Tuesday, January 22. 2008
In the Jan. 21, 2008, New Yorker, Sasha Frere-Jones offers this note on the record industry:
One little factoid that I read some years back is that Christmas albums outsell jazz albums. I don't have the data to back this up, but if you throw out pop jazz and vocals, it seems possible that last year there were no more than 2000 jazz albums released and on average they sold fewer than 2000 copies each. Multiply that out and you get less than 4 million, about what one Christmas title sold. Actually, I doubt that as many as 500 new jazz titles sell 2000 copies in their first year. When I surveyed several labels a couple years ago, several larger independents like Palmetto and Sunnyside indicated that 20000 copies was about their top limit. The Balkanization Frere-Jones talks about makes it all the harder for a real jazz record to break out of this ghetto.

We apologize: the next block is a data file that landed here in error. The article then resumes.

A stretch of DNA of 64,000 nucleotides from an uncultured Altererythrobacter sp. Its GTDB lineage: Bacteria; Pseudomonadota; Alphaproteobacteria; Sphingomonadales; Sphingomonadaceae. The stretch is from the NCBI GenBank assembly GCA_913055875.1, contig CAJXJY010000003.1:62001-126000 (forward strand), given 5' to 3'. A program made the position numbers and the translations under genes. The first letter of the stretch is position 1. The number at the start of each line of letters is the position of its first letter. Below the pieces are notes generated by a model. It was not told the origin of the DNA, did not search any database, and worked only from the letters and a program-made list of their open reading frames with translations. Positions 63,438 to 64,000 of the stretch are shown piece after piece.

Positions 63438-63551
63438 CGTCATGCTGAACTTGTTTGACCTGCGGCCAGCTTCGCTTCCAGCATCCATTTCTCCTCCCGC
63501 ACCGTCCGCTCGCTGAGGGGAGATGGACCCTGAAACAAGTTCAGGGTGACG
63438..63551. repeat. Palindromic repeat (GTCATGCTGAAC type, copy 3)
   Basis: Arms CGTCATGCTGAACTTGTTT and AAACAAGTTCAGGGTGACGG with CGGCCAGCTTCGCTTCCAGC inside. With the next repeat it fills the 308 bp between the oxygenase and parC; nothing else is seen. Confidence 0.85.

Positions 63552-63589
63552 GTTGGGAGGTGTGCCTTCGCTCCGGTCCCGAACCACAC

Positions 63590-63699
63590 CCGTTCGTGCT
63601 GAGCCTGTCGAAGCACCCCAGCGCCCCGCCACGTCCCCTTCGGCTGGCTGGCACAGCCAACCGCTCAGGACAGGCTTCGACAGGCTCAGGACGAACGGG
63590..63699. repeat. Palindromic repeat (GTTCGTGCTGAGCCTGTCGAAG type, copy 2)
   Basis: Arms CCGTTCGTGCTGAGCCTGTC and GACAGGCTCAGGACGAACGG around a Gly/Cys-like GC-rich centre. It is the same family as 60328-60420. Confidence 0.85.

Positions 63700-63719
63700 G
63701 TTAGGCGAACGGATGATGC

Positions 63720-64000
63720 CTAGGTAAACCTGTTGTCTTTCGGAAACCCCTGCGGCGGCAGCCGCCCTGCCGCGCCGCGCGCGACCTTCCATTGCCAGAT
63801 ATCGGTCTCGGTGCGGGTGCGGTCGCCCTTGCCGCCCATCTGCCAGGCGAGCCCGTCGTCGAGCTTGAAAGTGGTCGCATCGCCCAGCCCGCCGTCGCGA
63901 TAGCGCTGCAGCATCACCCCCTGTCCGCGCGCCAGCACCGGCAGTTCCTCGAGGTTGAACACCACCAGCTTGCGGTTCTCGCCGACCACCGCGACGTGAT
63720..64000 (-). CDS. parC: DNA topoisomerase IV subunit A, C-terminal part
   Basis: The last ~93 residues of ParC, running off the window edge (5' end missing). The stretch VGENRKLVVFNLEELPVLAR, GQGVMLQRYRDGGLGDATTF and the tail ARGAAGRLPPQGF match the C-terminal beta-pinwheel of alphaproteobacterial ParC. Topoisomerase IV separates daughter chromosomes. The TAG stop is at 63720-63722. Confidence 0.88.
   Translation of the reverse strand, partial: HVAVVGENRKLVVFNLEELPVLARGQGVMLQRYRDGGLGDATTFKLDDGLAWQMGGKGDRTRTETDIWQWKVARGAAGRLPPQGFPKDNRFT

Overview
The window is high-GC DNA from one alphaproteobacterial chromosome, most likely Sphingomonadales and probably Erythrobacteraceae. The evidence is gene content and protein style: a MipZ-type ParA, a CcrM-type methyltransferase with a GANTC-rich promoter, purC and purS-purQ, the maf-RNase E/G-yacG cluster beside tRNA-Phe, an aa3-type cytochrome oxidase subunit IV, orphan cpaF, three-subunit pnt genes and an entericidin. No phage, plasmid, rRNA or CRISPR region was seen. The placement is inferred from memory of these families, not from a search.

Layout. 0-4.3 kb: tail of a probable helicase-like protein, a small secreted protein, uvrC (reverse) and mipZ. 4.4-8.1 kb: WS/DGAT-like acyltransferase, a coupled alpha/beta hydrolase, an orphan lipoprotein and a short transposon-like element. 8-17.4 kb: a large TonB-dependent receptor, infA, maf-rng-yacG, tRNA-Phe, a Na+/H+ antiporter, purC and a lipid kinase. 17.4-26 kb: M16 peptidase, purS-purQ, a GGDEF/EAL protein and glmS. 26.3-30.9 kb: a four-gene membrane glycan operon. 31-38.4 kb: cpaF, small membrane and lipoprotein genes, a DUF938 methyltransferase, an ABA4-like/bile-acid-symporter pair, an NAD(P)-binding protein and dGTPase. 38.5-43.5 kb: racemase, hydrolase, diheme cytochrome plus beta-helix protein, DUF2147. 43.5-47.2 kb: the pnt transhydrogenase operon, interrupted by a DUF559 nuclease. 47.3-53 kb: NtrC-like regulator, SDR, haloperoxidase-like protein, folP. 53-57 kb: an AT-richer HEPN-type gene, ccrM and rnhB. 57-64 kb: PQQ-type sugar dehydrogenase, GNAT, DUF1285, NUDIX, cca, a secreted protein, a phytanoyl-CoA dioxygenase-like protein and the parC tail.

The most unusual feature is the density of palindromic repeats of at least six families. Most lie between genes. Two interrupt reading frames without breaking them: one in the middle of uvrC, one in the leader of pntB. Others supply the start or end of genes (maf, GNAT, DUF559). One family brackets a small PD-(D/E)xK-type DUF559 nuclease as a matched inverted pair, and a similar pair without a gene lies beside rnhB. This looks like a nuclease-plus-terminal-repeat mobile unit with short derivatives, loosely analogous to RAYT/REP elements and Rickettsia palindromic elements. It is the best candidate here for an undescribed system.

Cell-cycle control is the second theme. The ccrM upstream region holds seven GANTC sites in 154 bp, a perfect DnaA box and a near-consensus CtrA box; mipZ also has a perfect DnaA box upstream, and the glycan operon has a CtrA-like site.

The more generally striking thing is that 3.7 million copies seems historically very low for the year's best-selling album. Past years have been led by giants topping 10 million, sometimes several. Groban's way more than 15% off the pace there. While that may be part of the Balkanization trend, there's also a lot of volatility at the top, and it may just be a bad break. The majors seem to be especially dependent on a handful of giant albums each year. If they're suddenly hard to find or make and break, their whole business model falls apart. When that sort of thing happens businessfolk tend to go crazy, which may have something to do with such bizarre behavior as suing ordinary customers for downloading and copying music. It's a lot of fun working in a business that's growing like gangbusters and making money hand over foot. You get to where you think that's normal, and expect it to happen forever, so it's all the more shocking when any sort of restructuring or retrenchment occurs. It looks like something like that is happening in recorded music lately. Beyond that, I haven't done the research, and don't have a lot of opinion. I just try to listen to as much as I can, and note what I find most appealing and/or interesting. But I've started thinking about a new column superseding Recycled Goods, and it would likely start to take a look at the business end -- not least because rather big and disturbing things are happening in business these days. There may be a lot more retrenchment in the near future.